Turning Point - An Interview Series27 May 2020
No one knows what the future of the events industry will look like. By sharing our perspectives and experiences, however, we might be able to help shape it. In this installment of Turning Point: An Interview Series, created by mdg and SISO, you’ll learn what Freeman CEO Bob Priest-Heck is doing to navigate today’s challenges and create brighter tomorrows (and how he’s mastering the art of mindfulness).
What advice would you give your fellow industry leaders?
We need to meet people where they are right now. The biggest mistake we can make is to assume that our employees, customers, event participants, venue workers—everybody—are the same people they were four months ago. It’s going to take a while before people feel safe about large public gatherings. We need to ease back into things and take measured, consistent actions to make people feel safe physically and emotionally.
What project or initiative have you launched because of the pandemic that you are proud of?
Hands-down, the Go LIVE Together coalition, which focuses on advocacy for the live events industry. We began with 84 founding members and now have more than 1,700 and we’re gaining momentum every day. That’s what I’m most proud of, the fact that people are eager to join us, because it is a validation of our work. The pandemic has put the livelihoods of so many people at risk, and without a movement like this, they would be disenfranchised, with no voice in their future. Instead, they are embracing the opportunity to get the word out.
Tell us more about the Go LIVE Together coalition.
Those in the movement share a common purpose, which is centered around:
- Enabling the safe re-opening of events and trade shows, once stay at home orders are lifted. That will happen by following essential safety guidelines that adhere to the best, medically and scientifically backed practices.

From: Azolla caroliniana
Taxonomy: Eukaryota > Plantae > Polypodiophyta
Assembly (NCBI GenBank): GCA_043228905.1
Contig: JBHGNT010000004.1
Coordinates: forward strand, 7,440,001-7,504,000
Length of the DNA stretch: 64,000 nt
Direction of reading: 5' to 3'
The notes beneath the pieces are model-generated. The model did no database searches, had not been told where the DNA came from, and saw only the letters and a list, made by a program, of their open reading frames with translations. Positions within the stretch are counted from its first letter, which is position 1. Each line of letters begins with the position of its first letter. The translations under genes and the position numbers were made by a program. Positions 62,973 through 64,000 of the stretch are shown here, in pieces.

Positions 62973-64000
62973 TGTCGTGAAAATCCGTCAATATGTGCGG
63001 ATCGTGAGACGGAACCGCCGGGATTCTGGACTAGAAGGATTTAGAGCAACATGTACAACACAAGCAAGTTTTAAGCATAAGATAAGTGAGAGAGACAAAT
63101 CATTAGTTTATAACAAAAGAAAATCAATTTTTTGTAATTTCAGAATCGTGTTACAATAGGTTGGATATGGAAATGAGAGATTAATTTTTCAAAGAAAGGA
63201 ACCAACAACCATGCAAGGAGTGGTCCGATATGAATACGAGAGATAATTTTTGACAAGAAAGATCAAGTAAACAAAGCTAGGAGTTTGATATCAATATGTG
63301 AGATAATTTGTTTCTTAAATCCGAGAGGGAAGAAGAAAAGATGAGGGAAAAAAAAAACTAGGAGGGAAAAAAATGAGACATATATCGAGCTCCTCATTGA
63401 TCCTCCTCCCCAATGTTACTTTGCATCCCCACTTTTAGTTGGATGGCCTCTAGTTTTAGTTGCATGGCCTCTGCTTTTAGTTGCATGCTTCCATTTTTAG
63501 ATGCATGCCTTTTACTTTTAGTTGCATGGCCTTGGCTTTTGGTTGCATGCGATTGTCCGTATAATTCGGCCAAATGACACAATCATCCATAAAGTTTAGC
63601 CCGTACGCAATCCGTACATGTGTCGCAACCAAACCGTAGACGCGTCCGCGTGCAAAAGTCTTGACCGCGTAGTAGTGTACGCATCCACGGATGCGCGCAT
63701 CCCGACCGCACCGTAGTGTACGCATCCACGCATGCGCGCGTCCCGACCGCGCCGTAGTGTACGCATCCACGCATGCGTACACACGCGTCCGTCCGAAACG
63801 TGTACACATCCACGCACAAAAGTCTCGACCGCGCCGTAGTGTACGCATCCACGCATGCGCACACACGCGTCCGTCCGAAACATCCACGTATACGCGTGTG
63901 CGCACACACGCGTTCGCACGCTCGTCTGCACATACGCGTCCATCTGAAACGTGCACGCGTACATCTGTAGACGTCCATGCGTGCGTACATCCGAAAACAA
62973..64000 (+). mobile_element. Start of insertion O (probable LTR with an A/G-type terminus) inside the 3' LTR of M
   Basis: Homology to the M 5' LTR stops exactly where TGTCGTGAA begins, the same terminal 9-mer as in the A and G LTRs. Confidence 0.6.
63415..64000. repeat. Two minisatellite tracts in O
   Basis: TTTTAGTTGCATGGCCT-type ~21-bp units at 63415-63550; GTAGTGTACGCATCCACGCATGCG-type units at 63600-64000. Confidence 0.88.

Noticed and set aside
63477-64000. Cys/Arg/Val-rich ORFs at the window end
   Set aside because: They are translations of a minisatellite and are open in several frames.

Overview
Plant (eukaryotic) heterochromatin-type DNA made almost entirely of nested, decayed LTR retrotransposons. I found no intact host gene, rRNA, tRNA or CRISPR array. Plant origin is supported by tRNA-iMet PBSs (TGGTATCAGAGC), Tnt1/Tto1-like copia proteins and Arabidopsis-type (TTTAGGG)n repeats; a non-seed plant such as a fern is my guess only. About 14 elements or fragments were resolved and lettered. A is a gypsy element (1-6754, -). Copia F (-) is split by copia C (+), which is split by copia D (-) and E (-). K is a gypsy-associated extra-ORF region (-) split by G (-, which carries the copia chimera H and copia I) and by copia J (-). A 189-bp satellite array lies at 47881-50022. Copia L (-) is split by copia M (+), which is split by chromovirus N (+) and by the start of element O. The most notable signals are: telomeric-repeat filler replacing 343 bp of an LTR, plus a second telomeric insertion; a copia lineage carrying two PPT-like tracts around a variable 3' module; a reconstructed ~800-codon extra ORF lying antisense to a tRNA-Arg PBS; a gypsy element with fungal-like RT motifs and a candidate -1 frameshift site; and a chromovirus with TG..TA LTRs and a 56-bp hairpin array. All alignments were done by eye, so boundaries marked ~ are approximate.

- Raising awareness among government officials, so that they understand the true impact events have on economies and job creation.
- Supporting legislation to rebuild the industry in a way that serves to accelerate economic recovery.
And while I’m on the subject, I’d like to thank SISO for joining the movement in a big way, by investing $250,000 to aid with legislative advocacy efforts to support industry recovery. We have a great story to tell, and it’s exciting to see the industry coming together in a powerful way.
Do you have any tips for staying safe, sane and positive?
We’re all surfing the sine waves of emotion right now, and while I am a positive person in general, I have to admit that I don’t have a perfect record here. Since the pandemic, I have been pretty much working around the clock. My three daughters did an intervention—they gave me a gift of “mindfulness” cards that I could act on, and I draw one every day and focus on that action. I think it’s important that we all remind each other to practice self-care.
What would you say to someone looking to move a live event online?
Many of our clients are moving from a live to a virtual platform right now—which is why we’ve created a new tool to help them make that switch. The most important thing to keep in mind is that you can’t just pour the content from a live event into a digital format (I recently blogged about this, it’s something I’m passionate about). You need to design your content to take full advantage of your format, so a virtual experience should leverage all the tricks of the trade we’ve seen in broadcast events and live gaming platforms. Arrange your messaging into digestible chunks, consider parsing some things out to specific audiences and scale hosted events to create a more intimate feel. Also, there’s nothing to keep you from scaling for global audiences——in sequential bursts of live streaming targeting different time zones and areas of interest. And of course, you can record everything, make it available at a later date and arrange for sponsorship of pre- and post-event content.
When you think about the future of the events industry, what do you see? Will we get back to ‘normal’ someday?
Although people have an innate need to connect in a live, full-five-senses way, I don’t think it will ever be like it was. Actually, I think it will be a better experience, because it will be designed around the express needs of the participants. The return to live events requires a cautious, phased approach as we introduce new standards for hygiene and safety that everyone in the industry must adopt. I embrace the notion of hybrid events that leverage a live platform and expand virtually to be more inclusive and interactive. Ten years ago, we were just building the infrastructure for this kind of digital interaction and we wouldn’t have been ready. Today, we are totally ready to go there. But we have more options than people are considering right now. I think this will evolve as a sea change in which omnichannel marketing eventually becomes the expectation. We need to start with, “what will make people want to engage with us?” and then design accordingly. It’s a bit scary, but truly exciting.